|Be willing to have it so; acceptance of what has happened is the first step to overcoming the consequences of any misfortune. - William James|
RFE/RL NEWSLINE Vol 3, No. 2, Part I, 5 January 1999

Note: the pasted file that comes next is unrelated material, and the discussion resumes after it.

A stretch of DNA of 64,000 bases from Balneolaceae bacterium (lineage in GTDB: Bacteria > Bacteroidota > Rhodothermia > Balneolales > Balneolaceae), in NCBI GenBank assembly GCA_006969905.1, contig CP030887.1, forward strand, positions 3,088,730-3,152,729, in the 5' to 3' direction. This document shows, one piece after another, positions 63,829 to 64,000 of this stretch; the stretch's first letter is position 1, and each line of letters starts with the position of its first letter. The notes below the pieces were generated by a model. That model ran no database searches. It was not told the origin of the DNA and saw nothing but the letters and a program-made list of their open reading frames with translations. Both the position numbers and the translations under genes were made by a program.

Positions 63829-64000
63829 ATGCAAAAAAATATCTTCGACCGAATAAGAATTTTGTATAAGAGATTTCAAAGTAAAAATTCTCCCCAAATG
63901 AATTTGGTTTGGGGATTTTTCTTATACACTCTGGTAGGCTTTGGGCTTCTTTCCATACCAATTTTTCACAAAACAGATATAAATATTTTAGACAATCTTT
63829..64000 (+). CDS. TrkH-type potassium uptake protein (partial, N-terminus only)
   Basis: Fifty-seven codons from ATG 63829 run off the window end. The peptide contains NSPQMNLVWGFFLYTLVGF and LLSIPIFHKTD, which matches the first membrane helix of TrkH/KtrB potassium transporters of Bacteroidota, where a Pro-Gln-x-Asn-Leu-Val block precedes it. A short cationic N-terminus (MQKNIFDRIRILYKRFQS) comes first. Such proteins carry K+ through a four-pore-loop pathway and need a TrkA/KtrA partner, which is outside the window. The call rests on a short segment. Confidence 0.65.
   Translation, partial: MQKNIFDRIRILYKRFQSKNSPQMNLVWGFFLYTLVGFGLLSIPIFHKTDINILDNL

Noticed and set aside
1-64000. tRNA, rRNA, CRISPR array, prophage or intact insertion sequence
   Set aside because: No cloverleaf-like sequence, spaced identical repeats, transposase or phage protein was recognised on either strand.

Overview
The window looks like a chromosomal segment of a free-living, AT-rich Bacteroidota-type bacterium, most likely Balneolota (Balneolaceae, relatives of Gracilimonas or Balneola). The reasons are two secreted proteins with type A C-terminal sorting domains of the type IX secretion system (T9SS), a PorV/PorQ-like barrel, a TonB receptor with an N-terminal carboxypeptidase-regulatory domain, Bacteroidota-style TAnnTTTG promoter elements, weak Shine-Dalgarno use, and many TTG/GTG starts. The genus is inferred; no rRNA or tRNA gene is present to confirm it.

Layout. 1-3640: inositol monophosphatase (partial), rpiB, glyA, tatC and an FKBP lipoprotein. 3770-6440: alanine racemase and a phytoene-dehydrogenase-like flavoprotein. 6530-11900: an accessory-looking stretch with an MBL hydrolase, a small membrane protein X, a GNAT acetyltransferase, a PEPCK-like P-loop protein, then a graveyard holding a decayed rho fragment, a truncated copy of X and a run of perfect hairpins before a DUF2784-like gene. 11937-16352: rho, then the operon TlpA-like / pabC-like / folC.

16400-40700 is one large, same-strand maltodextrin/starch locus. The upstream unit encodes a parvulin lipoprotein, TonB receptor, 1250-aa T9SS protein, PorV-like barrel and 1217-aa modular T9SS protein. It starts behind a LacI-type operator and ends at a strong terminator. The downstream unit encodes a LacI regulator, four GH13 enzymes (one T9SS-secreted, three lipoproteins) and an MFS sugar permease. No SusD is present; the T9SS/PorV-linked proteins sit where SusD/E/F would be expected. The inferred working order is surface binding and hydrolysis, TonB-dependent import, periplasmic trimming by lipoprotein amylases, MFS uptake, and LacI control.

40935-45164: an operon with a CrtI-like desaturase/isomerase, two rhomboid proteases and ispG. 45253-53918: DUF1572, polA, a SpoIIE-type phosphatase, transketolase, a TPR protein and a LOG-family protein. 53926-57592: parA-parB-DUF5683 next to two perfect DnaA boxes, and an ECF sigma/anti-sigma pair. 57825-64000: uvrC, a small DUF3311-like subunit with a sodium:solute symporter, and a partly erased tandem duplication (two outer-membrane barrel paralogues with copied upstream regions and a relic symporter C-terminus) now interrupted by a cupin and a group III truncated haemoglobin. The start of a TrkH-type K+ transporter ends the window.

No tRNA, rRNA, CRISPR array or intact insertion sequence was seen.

________________________________________________________ RFE/RL NEWSLINE Vol 3, No. 2, Part I, 5 January 1999 A daily report of developments in Eastern and Southeastern Europe, Russia, the Caucasus and Central Asia prepared by the staff of Radio Free Europe/Radio Liberty. This is Part I, a compilation of news concerning Russia, Transcaucasia and Central Asia. Part II covers Central, Eastern, and Southeastern Europe and is distributed simultaneously as a second document. Back issues of RFE/RL NewsLine and the OMRI Daily Digest are online at RFE/RL's Web site: http://www.rferl.org/newsline xxxxxxxxxxxxxxxxxxxxxxxxxxxxxxxxxxxxxxxxxxxxxxxxxxxxxxxx Headlines, Part I * DUMA SCHEDULED TO CONSIDER START II RATIFICATION BY MID-YEAR * STANKEVICH GIVEN POLITICAL ASYLUM IN POLAND * NAZARBAYEV SAYS HE HAS KEYS TO PROSPERITY End Note: A REVOLUTION OF FALLING EXPECTATIONS xxxxxxxxxxxxxxxxxxxxxxxxxxxxxxxxxxxxxxxxxxxxxxxxxxxxxxxx RUSSIA DUMA SCHEDULED TO CONSIDER START II RATIFICATION BY MID- YEAR. Vladimir Ryzhkov, the deputy speaker of the State Duma, told Interfax on 4 January that consideration of the START II treaty is now on the agenda of the Russian parliament for the first six months of 1999. But Ryzhkov added that no vote will be taken until a majority of deputies indicate that they will support ratification, which, he said, is "so far not in evidence." Signed in 1993, the treaty was ratified by the U.S. Senate in 1996. PG ZHUKOV SAYS DUMA LIKELY TO PASS 'SURVIVAL BUDGET.' Aleksandr Zhukov, the chairman of the Duma budget committee, told Ekho Moskvy on 4 January that he expects the Duma to adopt the 1999 state budget in the near future. He called it "a survival budget" because the funding requests are "at minimum levels." In other comments, Zhukov said that the ruble-dollar exchange rate will likely remain stable during the first quarter and then rise, depending on Russian government policy. And he said that he expects Russia to experience small economic growth--perhaps 2 percent--by the end of 1999. PG YELTSIN, GOVERNMENT, DUMA ALL WORKING ON 4 JANUARY. Russian government spokesmen went to great lengths on 4 January to report that President Boris Yeltsin, Prime Minister Yevgenii Primakov, and other senior officials were in their offices, even though the New Year's holiday does not end until 5 January. Government spokesman Igor Shchegolev told ITAR-TASS that Primakov and four of his five deputies were at work. Yeltsin's press service announced that he signed three new laws, and Duma committees resumed debate on the draft 1999 budget. PG YELTSIN APPOINTS FSB OFFICER TO SECURITY COUNCIL STAFF... President Boris Yeltsin on 4 January appointed Oleg Chernov as deputy secretary of the Russian Security Council, ITAR-TASS reported. Until now, Chernov has worked for the Federal Security Service. PG ...NAMES THREE COSSACK-GENERALS. Also on 4 January Yeltsin issued a decree granting the rank of cossack- general--the highest rank available--to the atamans of the Don, Kuban, and Terek cossack troops, ITAR-TASS reported. PG STROEV SAYS FEDERATION COUNCIL STABILIZES RUSSIA. Federation Council speaker Yegor Stroev told "Rossiiskaya gazeta" on 5 January that the upper chamber of the parliament prevents "social explosions" during a time of change, ITAR-TASS reported. "For the first time in the history of Russia," Stroev said, "a non-political organ has emerged that both influences the policy of the state and stands close to the people, as the Federation Council is made up of people who know the real local situation like nobody else," he said. He argued that Russian legislation must conform "to the principles of federalism," otherwise, "one will not succeed in securing the unity of executive and legislative powers at all levels and consequently in retaining the unity of the country." PG REGULATIONS SET FOR CONTRACT MILITARY SERVICE. President Yeltsin on 5 January issued a decree that calls on the leaders of the armed forces to establish standard contracts for military service, ITAR-TASS reported. The contracts are to be for one, three, or five years, with a total duration of no more than 10 years. Moreover, they cannot be extended for anyone over 65. The Defense Ministry is to submit its own draft regulations for military service by 15 April. PG STANKEVICH GIVEN POLITICAL ASYLUM IN POLAND. The Polish authorities have given former Yeltsin aide and Moscow deputy mayor Sergei Stankevich political asylum, his lawyers told Western news agencies on 4 January. Stankevich had fled Russia in 1995 to escape what he maintains are politically motivated charges that he accepted bribes. In December 1995, he was stripped of his immunity as a deputy. Stankevich told ITAR-TASS on 4 January that he will eventually return to Russia to clear himself "in a fair trial as soon as this is a real possibility"--something he said could not happen until after Yeltsin leaves office. He said that his new status does not affect his citizenship and allows him to stay in Poland on a "regularized basis." He added that he is "not in conflict with the Russian state and Russian laws" but "with concrete people who use laws for their own political ends." In April 1997, Stankevich was arrested in Poland on an Interpol warrant but Warsaw refused to extradite him to Russia. PG MOSCOW HOPES FOR EXPANDED TIES WITH SOUTH KOREA. Yevgenii Afanasev told the Seoul newspaper "Korea Herald" on 4 January that he hopes 1999 will be "the year of Russo-Korean relations," ITAR-TASS reported. He said that Moscow is looking forward to a state visit by South Korean President Kim Tae Jung and expanded economic ties. And he said that Moscow expects to play a role in any rapprochement between Seoul and Pyongyang. PG CHINESE POACHERS REGULARLY VIOLATE RUSSIAN BORDERS. Eighty percent of the 282 people who violated the Russian border in the Far East in 1998 were Chinese, the Russian Federal Border Service's Pacific Regional Agency told ITAR-TASS on 4 January. The agency said that it held 357 meetings with the Chinese authorities over the past year to try to improve the situation. Meanwhile, the agency said, it allowed some 378,196 foreigners to cross Russian borders in 1998. PG ZHIRINOVSKY BACKS LIBYA ON LOCKERBIE CASE. Liberal Democratic Party leader Vladimir Zhirinovsky has repeated his support for Libya's Muammar Gaddafi and the latter's stand against "imperialism and Zionism" over a possible trial of those accused of masterminding the 1988 bombing of a Pan American jet over Lockerbie, Scotland, according to Libyan state radio, as monitored in Tunis by Reuters. Zhirinovsky has been in Libya since 2 January, his fifth visit there in the last year. PG VOLGOGRAD, KOMI COOPERATE TO STOP COUNTERFEITING. Security officials from Volgograd and Komi Republic have cooperated to seize more than 20,000 counterfeit U.S. dollars and arrest those responsible, ITAR-TASS reported on 4 January. The officials said that the dollars were produced on a color copier. PG STARAYA RUSSA, ESTONIAN DISTRICT COOPERATE. An accord between Novgorod's Staraya Russa district and Estonia's Valga district signed in late 1998 should expand cooperation between the two, the head of the Staraya Russia district told ITAR-TASS on 4 January. Yevgenii Ryabov said that Estonians want to visit his region to use its health resort, and Russians hope to make use of Estonian experience in timber-processing. PG TANKERS TO DELIVER FUEL TO KAMCHATKA. Two tankers belonging to the Primore shipping company are to deliver some 17,000 tons of fuel to Kamchatka on 6-7 January, ITAR-TASS reported on 4 January. Some of the fuel will be used to power the region's fishing fleet. But experts told the Russian news agency that the region, which faces a serious energy crisis, should begin to switch over to volcanic-energy sources. PG THIEVES TAKE ICONS FROM VLADIMIR CHURCH. As the Russian Orthodox Church prepares to celebrate Eastern Christmas, the Russian media on 4 January gave prominent coverage to a case in which thieves broke into the Church of the Intercession, near Vladimir, some 10 days ago. Describing the church as "one of the true holy places of Orthodoxy," an NTV television commentator said that the thieves would be unlikely to sell what they took for more than a few bottles of vodka. PG CHECHEN PRESIDENT'S SUPPORTERS WANT FORMER PREMIER BROUGHT TO TRIAL. Three senior Chechen officials, including Deputy Prime Minister Turpal Atgeriev, have asked the Supreme Shariah Court to open libel proceedings against former acting Prime Minister Shamil Basaev, Interfax reported on 4 January. The three officials said that in 1998 Basaev made numerous statements insulting President Aslan Maskhadov. (Basaev is one of three former field commanders who in October called on the Chechen Constitutional Court to impeach Maskhadov for treason.) Meanwhile, Vice President Vakha Arsanov has expressed his support for the Supreme Shariah Court's decision to abolish the Chechen parliament and transfer its powers to a state religious council. Arsanov said such a move would contribute to political stability and an economic upswing in Chechnya, according to ITAR-TASS. LF TATAR MINORITY WANTS TATAR DESIGNATED STATE LANGUAGE IN BASHKORTOSTAN. Organizations representing the Tatar minority of the Republic of Bashkortostan intend to send a written protest to Russian Premier Primakov and to the presidents of Bashkortostan and Tatarstan, Murtaza Rakhimov and Mintimer Shaimiev, expressing their concern that the draft law on the state languages of Bashkortostan fails to include Tatar, RFE/RL's Kazan bureau reported on 5 January. Russian, by contrast, is listed as a state language. The Tatar Congress has proposed conducting a referendum on which languages should be designated the state languages of Bashkortostan. The Tatar minority of Bashkortostan constitutes more than 30 percent of the republic's total population. LF TRANSCAUCASUS AND CENTRAL ASIA NAZARBAYEV SAYS HE HAS KEYS TO PROSPERITY... President of Kazakhstan Nursultan Nazarbayev told a 4 January meeting of his supporters in Almaty that if re-elected, he will "continue to pursue the creation of an independent, democratic, and economically developed state," Interfax and RFE/RL correspondents reported. Nazarbayev said there are several "keys" to prosperity, one of which is taking measures to avoid an economic crisis and encourage growth. He also noted that the country's gold and hard currency reserves remained stable at $2 billion at the end of 1998 and that inflation was only 2 percent last year, instead of the estimated 9-10 percent. He added that the tenge dropped only slightly against the dollar last year, from 75 to $1 in January to 84 to $1 at year's end. BP ...PROMISES TO OPEN MORE LOCKS WITH THEM. Nazarbayev went on to say that if he is re-elected, the government will spend $100 million this year to support domestic manufacturing and a campaign will be launched urging consumers to buy products made in Kazakhstan. Nazarbayev vowed tighter controls over the banking system and repeated earlier promises to promote political stability, ethnic harmony, and gradual measures toward democratization. He added that he is in favor of further measures against corruption and crime, an effective social policy, and better ties with other CIS countries. With regard to the economy, Nazarbayev said "there will be no collapse," noting that the IMF will extend $217 million and the World Bank $75 million in loans. According to president, "Nobody has been able to receive such an amount of money at a time of crisis." Kazakh writer Sherkhan Mutaza, attending the 4 January, called Nazarbayev "the Kazakh Mustafa Kemal Ataturk." BP OPPOSITION CAMPAIGNS, COMPLAINS. Also on 4 January, presidential candidate Gani Kasymov visited Almaty's Tastak market telling vendors he will liberalize import regulations for shuttle traders, RFE/RL correspondents reported. Another candidate, Serikbolsyn Abdildin of the Communist Party, appealed to Nazarbayev, speaker of the lower house of the parliament Marat Ospanov, the Central Election Commission, and the OSCE about bias in the campaign. Abdildin claimed it is unfair that popular Russian actors and musicians are appearing in advertising spots for the incumbent Nazarbayev. Abdildin also said that Nazarbayev has greater access to the media than other candidates. He called for the elections to be postponed, threatening that otherwise he will renounce his candidacy. Meanwhile, Reuters reported that in a 4 January televised address, Nazarbayev said his opponents' programs are "surprisingly similar" and that some of their policies would "lead Kazakhstan down the disastrous financial path followed by Russia." BP GALE-FORCE WINDS WREAK HAVOC IN NORTHERN TAJIKISTAN. Gale-force winds and blizzards on 31 December and 1 January caused more than $1million worth of damage in Tajikistan's northern Leninabad Region, ITAR-TASS reported. The storm left more than 1,500 people homeless, tore down power lines, and damaged road. The Tajik government expects the damage estimate to increase as relief workers reach remote areas of the region. BP GEORGIAN PRESIDENT LISTS PRIORITIES FOR 1999. In his weekly radio address on 4 January, Eduard Shevardnadze said Georgia's most important task for the coming year is to overcome the repercussions of the 1998 financial crisis, Caucasus Press reported. He warned against a continuation of the lax fiscal measures that contributed to last year's budget deficit and assured listeners that all wage and pensions arrears will be paid in full before the end of January. Georgia still has no budget for 1999: the parliament returned the draft budget to the government on 23 December for revision and postponed resuming the budget debate until February. Shevardnadze also divulged details of his income and property, describing himself as "not the poorest man in Georgia." He denied owning property either in Tbilisi or Moscow but said he has a share in his family's home in the west Georgian village where he was born. LF HOW SERIOUS IS CRIME IN ABKHAZIA? Prosecutor-General Anri Djergenia told Caucasus Press on 3 January that the crime situation in Abkhazia is gradually improving, with the exception of the southern-most Gali Raion, where he claimed Georgian law enforcement officials are obstructing a crackdown on terrorism. But Djergenia's deputy, Tariel Parulua, has admitted that up to 100 criminal cases have been brought against members of the Abkhaz police force, and Georgia's "Dilis gazeti" on 29 December quoted Abkhaz President Vladislav Ardzinba as threatening to resign if armed robberies on public means of transportation continue. Abkhazia's economy is virtually paralyzed as a result of restrictions on exports to the Russian Federation. On 3 January, the region's parliament raised the minimum pension to 10 Russian rubles (some 50 cents), according to Caucasus Press. LF ARMENIAN PRESIDENT'S BROTHER KILLED IN AIR CRASH. Valerii Kocharian died on 4 January when his glider crashed during what was described as a routine practice flight from an airfield near Yerevan, RFE/RL's bureau in the Armenian capital reported. Valerii Kocharian had been decorated for valor during the Karabakh war, in which he was seriously wounded. In recent years, he had engaged in business. LF END NOTE A REVOLUTION OF FALLING EXPECTATIONS By Paul Goble Buffeted by the difficulties they experienced in 1998, ever fewer people in the post-Soviet states expect their situation to be significantly better in 1999. Indeed, polls taken across the region suggest that many there would now agree with Ukrainian President Leonid Kuchma who said last week that there is no reason to think that 1999 will be any easier for his country than 1998 was. This shift from optimism to pessimism is now so widespread that it constitutes a veritable revolution of falling expectations, one that may have just as many serious political and economic consequences as the more familiar revolution of rising expectations has had elsewhere. Revolutions of rising expectations occur when people begin to expect more owing to improvements in their lives. And such optimistic attitudes sometimes lead them to make demands that neither the economic nor the political system is able to meet. That frequently results in a crisis that can lead either to the transformation of these systems or to the demobilization of the groups making such demands. But in either case, optimism that goes beyond the capacity of the country to cope can create instability. A revolution of falling expectations--such as the one that appears to be starting in some post-Soviet states--can be equally destabilizing but in very different and unexpected ways. Some observers have suggested that declining expectations by leaders and peoples in the post-Soviet states not only represent a new form of realism on the part of both but also give elites in these countries new opportunities to move toward democracy and the free market. Certainly, popular and political recognition of the difficulties involved in the transition from communism is a more realistic stance than the often starry-eyed optimism that characterized the immediate post-communist period and that Western governments in fact promoted. And it is obviously true that leaders have more room to maneuver when they are not under pressure from populations that expect and even demand that tomorrow be better than today. At the same time, there are three compelling reasons why such a view of what has been called "the new realism" in these countries is likely too rosy and why the revolution of falling expectations taking place there may have some potentially frightening consequences. First, populations that believe that tomorrow will not be better than today and may even be worse have few reasons to seek leadership from political or economic elites. Not only does that make it more difficult for such elites to generate the kind of authority they need to make changes for the better, but it also means that these elites may be tempted to defend their own interests by force or at the expense of those of the population as a whole. Second, when senior political leaders come to share the pessimism of the population, they are unlikely to be willing or able to take the risks necessary to help their countries escape from current difficulties. And that unwillingness is likely in many cases to reinforce the pessimism of the population and the other problems such pessimism entails. And third, when both populations and their leaders become so pessimistic, the former are likely to be ever more willing to listen to those who would blame someone for their problems, and the latter are likely to be ever more willing to participate in such scapegoating. That helps explain the rise of anti-Semitism and growing antagonism toward those viewed as outsiders -- such as the North Caucasians in Russia -- in several of these countries. It also helps explain why ever more people and governments in these states are becoming more hostile to the West. Such attitudes and the actions prompted by them will make it more difficult for these countries to move toward democracy and the free market or to integrate into the international community. But while revolutions of rising expectations do not last forever, neither do revolutions of falling expectations. Both can end either when conditions finally begin to improve or, more often, when leaders seek to spread their own optimism to the population of their countries. The role of leaders may be particularly important. To paraphrase U.S. President Franklin Roosevelt, who came to office in the depths of the Great Depression, the only thing to be pessimistic about in this region is the spread of pessimism to so many. xxxxxxxxxxxxxxxxxxxxxxxxxxxxxxxxxxxxxxxxxxxxxxxxxxxxxxxx Copyright (c) 1998 RFE/RL, Inc. All rights reserved. xxxxxxxxxxxxxxxxxxxxxxxxxxxxxxxxxxxxxxxxxxxxxxxxxxxxxxxx HOW TO SUBSCRIBE Send an email to email@example.com with the word subscribe as the subject of the message. 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